Later that day we saw The Santaland Diaries. John Harrell stars as Crumpet the Elf in this one man, decidedly adult show. We had our usual Lord's Seats for this show. Before the show, ASC resident actor Chris Johnston and ASC On Tour actors Aidan O'Reilly and Joseph Rende entertained the audience with some hilarious, if off-color, Christmas songs. Johnston always has a great sense of comedic timing and an overall sarcastic aura and he is one of my favorite ASC performers. Harrell then took the stage and donned the tights and uniform of Crumpet the Elf to the delight of the crowd. Harrell is the best comedic actor of the ASC veterans and he does not disappoint in this hilarious role. This was the funniest show I've seen at the ASC, and that's saying a lot. Unfortunately, this is Harrell's last turn as Crumpet as he feels he has "aged out" of the role. Next year he will take on the role of Scrooge and Rick Blunt will face the wrath of the Macy's shoppers.
John Harrell as Crumpet inThe Sataland Diaries; photo by Tommy Thompson.

Tuesday, December 15, 2009

Latest trip to PA

My wife and I took a trip up to Lancaster County last month. It was a very short trip, way too short. We left around 5 pm on a dark and rainy night and spent the night at a brand new Hampton Inn & Suites in Woodstock, VA. It was a wonderful hotel, and I believe we were the first guests to ever stay in our enormous room. The next day we headed north for Lancaster and stopped in to chat a while with my friend at the PA Dutch CVB. She is so nice and she gave me a gift card to Isaac's Restaurant & Deli (which is a great place, by the way).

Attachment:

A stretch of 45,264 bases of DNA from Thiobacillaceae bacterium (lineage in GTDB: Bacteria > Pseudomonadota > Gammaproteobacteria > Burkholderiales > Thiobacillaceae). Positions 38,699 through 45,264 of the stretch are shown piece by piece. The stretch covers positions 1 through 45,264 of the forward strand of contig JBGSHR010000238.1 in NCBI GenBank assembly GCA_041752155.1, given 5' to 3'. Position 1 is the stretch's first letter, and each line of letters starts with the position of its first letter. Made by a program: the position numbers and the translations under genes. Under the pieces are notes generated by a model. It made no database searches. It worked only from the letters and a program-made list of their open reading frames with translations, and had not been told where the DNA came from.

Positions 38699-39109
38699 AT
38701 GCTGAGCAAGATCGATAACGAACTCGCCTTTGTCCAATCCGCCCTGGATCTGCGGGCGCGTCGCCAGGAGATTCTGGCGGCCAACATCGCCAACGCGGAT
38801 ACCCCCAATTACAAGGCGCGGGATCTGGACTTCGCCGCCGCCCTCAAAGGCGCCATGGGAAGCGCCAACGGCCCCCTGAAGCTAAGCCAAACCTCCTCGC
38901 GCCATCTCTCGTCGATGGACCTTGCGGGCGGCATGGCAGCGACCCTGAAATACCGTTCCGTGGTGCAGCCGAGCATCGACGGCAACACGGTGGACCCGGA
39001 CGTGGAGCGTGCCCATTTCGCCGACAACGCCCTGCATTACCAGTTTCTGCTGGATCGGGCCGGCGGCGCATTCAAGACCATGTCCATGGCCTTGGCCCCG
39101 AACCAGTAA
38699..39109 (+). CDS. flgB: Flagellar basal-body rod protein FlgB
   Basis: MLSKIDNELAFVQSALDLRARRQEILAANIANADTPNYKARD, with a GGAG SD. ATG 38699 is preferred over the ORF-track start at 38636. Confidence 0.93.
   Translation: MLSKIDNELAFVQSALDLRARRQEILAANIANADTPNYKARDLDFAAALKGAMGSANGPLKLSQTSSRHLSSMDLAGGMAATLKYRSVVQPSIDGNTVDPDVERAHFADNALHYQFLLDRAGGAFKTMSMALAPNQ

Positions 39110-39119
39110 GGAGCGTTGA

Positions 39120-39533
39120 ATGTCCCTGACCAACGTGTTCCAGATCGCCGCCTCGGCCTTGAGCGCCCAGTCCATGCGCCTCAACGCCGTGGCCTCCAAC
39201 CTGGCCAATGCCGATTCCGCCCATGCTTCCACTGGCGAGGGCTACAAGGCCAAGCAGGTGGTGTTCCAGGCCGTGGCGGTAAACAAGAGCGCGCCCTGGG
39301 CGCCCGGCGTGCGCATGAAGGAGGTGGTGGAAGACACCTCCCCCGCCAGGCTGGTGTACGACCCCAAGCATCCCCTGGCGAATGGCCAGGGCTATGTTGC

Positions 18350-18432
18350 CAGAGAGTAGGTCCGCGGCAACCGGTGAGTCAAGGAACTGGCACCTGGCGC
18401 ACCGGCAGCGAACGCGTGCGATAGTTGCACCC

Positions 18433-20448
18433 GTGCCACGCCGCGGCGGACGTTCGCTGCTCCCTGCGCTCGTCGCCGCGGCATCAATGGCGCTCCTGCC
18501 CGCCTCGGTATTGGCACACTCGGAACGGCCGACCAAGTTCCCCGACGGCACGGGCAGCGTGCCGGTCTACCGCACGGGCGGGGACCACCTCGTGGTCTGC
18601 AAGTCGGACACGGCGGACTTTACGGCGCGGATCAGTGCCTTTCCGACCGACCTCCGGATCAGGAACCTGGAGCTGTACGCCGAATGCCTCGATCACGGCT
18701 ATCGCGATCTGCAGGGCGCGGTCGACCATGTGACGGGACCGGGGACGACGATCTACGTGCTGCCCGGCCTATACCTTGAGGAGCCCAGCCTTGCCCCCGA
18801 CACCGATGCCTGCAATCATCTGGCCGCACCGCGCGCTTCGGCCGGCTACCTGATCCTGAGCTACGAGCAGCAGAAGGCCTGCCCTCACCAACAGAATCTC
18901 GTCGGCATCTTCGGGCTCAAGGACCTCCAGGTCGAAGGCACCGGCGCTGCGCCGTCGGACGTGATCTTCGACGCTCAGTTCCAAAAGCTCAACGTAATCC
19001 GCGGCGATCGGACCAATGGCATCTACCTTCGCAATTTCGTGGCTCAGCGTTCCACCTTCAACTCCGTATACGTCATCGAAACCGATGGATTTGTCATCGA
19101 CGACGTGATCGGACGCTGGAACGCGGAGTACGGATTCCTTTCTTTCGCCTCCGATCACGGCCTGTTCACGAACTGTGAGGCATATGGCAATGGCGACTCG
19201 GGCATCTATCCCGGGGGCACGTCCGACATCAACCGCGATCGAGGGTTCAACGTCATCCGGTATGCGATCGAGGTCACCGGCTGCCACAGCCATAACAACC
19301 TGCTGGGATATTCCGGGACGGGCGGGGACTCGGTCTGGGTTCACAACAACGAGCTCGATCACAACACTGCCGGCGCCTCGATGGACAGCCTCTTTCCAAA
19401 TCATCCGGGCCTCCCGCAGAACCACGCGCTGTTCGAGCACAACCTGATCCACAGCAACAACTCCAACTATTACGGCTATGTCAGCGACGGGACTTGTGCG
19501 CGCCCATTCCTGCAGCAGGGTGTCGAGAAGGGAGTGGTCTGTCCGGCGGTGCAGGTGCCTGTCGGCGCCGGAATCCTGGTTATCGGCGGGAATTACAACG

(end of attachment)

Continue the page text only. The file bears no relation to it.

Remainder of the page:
We then checked in to our room at the Hilton Garden Inn. I was not overly impressed. We stayed here because it was much cheaper than the Hampton Inn we normally stay in and we were only in for the weekend. We checked in and seemed to wander over the entire hotel before we finally arrived at our room. Our room was right across from a bank of smoking rooms and the entire hallway reeked. We went back to the desk and asked to be moved to another room. The next room had a terrible smell, akin to burnt hair and the traffic noise from highway 283 was daunting. We were then moved to another room (at least the staff were accommodating), a so-called Garden view room. This room was fine and very quiet. The bathroom however, was tiny; the smallest I've ever seen. There was less than an inch clearance between the opening door and the front of the commode! I made the mistake of fully shutting the door and couldn't get it open. Thankfully my wife was in the room and was able to get me out. If someone were traveling alone they would have been in trouble. The bathroom did feature the wonderful Neutrogena/HGI soaps and shampoos. The TV was a big, old school CRT that desperately needs replacing. The bed was OK, but I only slept at tops 4 hours each night. The breakfast was great, best part of the stay and was free thanks to being a HHonors Gold VIP. Still, the negatives outweighed the positives and I wouldn't recommend staying there.